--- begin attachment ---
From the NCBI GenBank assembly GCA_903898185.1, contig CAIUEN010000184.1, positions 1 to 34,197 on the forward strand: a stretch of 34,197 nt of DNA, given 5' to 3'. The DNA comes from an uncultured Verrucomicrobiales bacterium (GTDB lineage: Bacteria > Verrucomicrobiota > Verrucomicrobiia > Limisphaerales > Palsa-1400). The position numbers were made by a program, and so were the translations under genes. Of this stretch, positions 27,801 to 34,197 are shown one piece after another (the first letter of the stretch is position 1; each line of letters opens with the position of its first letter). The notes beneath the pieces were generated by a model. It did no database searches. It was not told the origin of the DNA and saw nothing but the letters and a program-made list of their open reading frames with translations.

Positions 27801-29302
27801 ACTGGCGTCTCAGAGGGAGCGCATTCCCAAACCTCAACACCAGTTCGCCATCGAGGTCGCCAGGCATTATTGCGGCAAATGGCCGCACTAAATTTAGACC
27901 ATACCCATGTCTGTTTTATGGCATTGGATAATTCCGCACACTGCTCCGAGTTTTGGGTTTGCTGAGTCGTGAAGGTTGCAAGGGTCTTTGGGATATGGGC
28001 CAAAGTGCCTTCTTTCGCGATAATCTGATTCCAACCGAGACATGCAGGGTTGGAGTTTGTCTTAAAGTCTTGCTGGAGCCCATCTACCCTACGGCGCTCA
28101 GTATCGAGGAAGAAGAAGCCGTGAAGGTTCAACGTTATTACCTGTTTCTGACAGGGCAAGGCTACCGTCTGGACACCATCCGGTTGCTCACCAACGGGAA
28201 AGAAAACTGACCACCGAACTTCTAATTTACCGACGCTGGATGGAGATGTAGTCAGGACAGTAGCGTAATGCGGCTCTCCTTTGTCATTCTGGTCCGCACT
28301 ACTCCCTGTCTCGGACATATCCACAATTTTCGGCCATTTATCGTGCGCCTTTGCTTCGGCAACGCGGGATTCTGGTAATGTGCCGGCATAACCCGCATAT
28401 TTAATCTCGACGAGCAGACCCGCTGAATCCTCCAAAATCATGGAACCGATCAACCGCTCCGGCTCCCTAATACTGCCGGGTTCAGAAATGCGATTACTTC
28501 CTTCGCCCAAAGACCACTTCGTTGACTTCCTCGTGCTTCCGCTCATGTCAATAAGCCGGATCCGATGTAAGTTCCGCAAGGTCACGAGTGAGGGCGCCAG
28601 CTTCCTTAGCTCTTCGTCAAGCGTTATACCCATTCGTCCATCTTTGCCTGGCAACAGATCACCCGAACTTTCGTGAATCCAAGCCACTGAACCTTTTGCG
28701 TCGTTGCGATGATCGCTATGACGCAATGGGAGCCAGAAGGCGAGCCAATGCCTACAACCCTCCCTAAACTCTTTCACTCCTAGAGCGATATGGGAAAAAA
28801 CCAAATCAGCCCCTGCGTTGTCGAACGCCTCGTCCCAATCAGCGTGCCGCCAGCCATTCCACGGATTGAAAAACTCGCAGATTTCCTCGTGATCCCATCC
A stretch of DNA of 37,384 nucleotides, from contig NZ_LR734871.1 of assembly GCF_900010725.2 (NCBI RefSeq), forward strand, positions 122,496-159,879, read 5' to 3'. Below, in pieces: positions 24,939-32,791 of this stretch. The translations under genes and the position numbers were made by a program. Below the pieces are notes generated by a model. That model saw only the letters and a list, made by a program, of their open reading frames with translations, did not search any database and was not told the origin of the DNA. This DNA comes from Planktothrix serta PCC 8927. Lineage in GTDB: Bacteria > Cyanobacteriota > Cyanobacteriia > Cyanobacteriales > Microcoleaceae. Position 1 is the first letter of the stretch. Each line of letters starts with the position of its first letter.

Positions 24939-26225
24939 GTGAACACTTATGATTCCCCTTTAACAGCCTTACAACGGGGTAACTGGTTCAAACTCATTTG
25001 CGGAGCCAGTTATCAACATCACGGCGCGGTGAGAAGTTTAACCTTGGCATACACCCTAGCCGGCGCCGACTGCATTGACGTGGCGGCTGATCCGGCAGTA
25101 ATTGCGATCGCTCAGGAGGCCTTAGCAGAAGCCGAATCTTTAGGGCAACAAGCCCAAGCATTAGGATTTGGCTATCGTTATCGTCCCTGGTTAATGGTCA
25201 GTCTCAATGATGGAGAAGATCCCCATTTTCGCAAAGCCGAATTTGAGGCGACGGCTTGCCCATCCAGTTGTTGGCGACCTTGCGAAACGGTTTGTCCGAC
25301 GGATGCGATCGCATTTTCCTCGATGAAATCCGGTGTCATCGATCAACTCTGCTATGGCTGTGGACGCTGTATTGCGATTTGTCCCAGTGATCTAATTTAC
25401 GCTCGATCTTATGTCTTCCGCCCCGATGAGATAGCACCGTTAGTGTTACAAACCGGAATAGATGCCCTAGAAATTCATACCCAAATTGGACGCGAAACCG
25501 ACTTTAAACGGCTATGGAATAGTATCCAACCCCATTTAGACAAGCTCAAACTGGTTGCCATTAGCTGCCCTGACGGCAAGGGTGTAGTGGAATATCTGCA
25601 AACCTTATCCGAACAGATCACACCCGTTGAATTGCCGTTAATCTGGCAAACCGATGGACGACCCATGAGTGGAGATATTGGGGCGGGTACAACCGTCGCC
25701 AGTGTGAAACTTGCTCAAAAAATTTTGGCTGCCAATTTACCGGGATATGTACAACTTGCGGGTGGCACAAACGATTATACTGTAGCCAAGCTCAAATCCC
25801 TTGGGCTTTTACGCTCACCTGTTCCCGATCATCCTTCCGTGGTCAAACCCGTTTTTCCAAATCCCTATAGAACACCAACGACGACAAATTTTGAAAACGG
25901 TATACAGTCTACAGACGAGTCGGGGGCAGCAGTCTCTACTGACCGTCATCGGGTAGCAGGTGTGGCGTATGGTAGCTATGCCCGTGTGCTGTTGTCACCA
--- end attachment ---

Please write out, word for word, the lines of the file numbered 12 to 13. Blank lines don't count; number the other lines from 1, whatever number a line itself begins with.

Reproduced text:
28701 TCGTTGCGATGATCGCTATGACGCAATGGGAGCCAGAAGGCGAGCCAATGCCTACAACCCTCCCTAAACTCTTTCACTCCTAGAGCGATATGGGAAAAAA
28801 CCAAATCAGCCCCTGCGTTGTCGAACGCCTCGTCCCAATCAGCGTGCCGCCAGCCATTCCACGGATTGAAAAACTCGCAGATTTCCTCGTGATCCCATCC